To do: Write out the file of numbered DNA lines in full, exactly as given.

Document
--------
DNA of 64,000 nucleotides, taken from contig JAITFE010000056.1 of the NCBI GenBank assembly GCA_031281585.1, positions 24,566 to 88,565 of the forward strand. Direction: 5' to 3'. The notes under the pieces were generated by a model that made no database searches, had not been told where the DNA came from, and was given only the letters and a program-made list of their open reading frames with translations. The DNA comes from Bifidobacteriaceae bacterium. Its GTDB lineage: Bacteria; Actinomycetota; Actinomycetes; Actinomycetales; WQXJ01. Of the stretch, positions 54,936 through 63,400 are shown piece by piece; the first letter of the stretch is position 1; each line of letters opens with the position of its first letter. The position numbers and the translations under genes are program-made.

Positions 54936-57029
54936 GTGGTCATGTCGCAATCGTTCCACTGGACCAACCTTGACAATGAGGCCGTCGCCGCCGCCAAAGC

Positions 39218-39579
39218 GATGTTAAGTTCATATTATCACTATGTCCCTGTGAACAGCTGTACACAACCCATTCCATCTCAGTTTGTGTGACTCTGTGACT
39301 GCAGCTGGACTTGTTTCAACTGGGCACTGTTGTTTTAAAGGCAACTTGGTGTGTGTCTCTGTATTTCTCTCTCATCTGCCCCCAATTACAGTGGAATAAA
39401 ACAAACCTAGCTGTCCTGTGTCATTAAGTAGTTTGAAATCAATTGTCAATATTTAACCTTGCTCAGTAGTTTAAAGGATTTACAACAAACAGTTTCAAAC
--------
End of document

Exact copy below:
DNA of 64,000 nucleotides, taken from contig JAITFE010000056.1 of the NCBI GenBank assembly GCA_031281585.1, positions 24,566 to 88,565 of the forward strand. Direction: 5' to 3'. The notes under the pieces were generated by a model that made no database searches, had not been told where the DNA came from, and was given only the letters and a program-made list of their open reading frames with translations. The DNA comes from Bifidobacteriaceae bacterium. Its GTDB lineage: Bacteria; Actinomycetota; Actinomycetes; Actinomycetales; WQXJ01. Of the stretch, positions 54,936 through 63,400 are shown piece by piece; the first letter of the stretch is position 1; each line of letters opens with the position of its first letter. The position numbers and the translations under genes are program-made.

Positions 54936-57029
54936 GTGGTCATGTCGCAATCGTTCCACTGGACCAACCTTGACAATGAGGCCGTCGCCGCCGCCAAAGC

Positions 39218-39579
39218 GATGTTAAGTTCATATTATCACTATGTCCCTGTGAACAGCTGTACACAACCCATTCCATCTCAGTTTGTGTGACTCTGTGACT
39301 GCAGCTGGACTTGTTTCAACTGGGCACTGTTGTTTTAAAGGCAACTTGGTGTGTGTCTCTGTATTTCTCTCTCATCTGCCCCCAATTACAGTGGAATAAA
39401 ACAAACCTAGCTGTCCTGTGTCATTAAGTAGTTTGAAATCAATTGTCAATATTTAACCTTGCTCAGTAGTTTAAAGGATTTACAACAAACAGTTTCAAAC